6 November 2017
Today marks the 2-year anniversary of Stonemaier going Kickstarter-free, as our Scythe campaign ended on November 5, 2015.
Since then I’ve loved seeing other creators continue to use Kickstarter in innovative and evocative ways. I’ve also enjoyed seeing publishers use traditional model of distribution in ways that simulate some of the benefits of crowdfunding, like building community, gauging demand, and generating awareness.
Today I’m going to look at the past 6 months since I posted Part 3 to see how the move away from Kickstarter has impacted Stonemaier Games. First, a quick recap:
- Part 1 was about why we stopped using Kickstarter (fulfillment risk, time, human nature, relationships with distributors/retailers).
- Part 2 was about how we could simulate the benefits of crowdfunding without using Kickstarter (polling consumers, distributor pre-orders, Facebook groups).
- Part 3 was about the reality of how those ideas were working out.
I’ll continue to use the format from Part 3, as it focuses on what I consider to be the top 5 purposes and benefits of crowdfunding. I won’t rehash things that haven’t changed since Part 3, so if you’re interested in the full answer, I’d recommend reading it too.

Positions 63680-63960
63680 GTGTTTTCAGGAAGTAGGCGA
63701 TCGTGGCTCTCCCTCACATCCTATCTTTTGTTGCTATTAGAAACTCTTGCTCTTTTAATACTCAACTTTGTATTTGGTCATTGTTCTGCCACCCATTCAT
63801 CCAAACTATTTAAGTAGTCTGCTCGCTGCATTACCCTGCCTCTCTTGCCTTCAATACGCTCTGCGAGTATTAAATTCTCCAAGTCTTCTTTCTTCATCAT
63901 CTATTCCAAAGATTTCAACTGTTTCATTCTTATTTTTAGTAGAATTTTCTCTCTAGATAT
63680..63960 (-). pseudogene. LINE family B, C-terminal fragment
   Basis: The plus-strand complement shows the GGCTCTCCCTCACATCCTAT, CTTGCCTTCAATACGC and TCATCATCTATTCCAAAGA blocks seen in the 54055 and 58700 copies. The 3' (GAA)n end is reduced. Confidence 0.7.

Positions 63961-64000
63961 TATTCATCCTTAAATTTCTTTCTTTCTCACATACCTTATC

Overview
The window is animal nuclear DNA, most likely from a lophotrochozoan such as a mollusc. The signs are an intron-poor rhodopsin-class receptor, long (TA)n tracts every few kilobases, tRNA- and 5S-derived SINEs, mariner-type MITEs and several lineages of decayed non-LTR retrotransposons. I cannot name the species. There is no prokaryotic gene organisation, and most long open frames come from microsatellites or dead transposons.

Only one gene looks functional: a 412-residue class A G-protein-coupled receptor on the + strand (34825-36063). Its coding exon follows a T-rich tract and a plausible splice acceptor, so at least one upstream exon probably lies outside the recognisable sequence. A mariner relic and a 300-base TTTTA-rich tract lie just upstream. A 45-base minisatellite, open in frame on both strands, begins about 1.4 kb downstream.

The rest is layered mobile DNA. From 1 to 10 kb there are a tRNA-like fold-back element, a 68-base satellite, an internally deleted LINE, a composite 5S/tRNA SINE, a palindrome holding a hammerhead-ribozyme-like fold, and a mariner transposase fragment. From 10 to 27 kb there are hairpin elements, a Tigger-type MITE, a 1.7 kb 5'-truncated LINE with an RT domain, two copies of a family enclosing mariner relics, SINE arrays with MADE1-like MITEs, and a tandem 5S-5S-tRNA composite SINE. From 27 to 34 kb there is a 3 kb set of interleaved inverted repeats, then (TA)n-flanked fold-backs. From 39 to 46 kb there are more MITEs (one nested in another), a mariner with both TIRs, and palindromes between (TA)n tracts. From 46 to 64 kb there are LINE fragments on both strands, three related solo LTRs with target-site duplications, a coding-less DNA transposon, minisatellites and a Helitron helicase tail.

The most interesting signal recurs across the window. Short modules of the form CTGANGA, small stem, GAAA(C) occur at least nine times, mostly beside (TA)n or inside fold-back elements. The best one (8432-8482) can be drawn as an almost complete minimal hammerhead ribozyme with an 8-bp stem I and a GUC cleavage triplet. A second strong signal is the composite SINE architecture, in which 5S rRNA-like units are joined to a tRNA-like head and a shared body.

- A big part of my former Kickstarter strategy for building and maintaining community was the idea of regular, insightful project updates. They took a lot of time to write and engage with, but they were worth the effort. I’ve continued this practice through my design diary posts in the Charterstone and Scythe Facebook groups, and they’ll be joined by others in the future. This isn’t a complaint, but I recently remembered that one of my reasons for moving away from Kickstarter was the sheer time it required to run and maintain projects, so by simulating aspects of Kickstarter elsewhere (like the design diary posts), I’ve probably increased–not decreased–the amount of time I spend focusing on the “crowd.”
- In the comments of last week’s post about our annual charity auction, reader Joy mentioned that one of the great things about community on Kickstarter is that its transience allows for greater engagement. Basically, because a Kickstarter campaign is comprised of such a short, intense period of time–instead of being perceived as an eternal commitment–people are more likely to engage with it. I’d like to find a way to simulate this for each of our new releases, though I’m not quite sure how. Any ideas?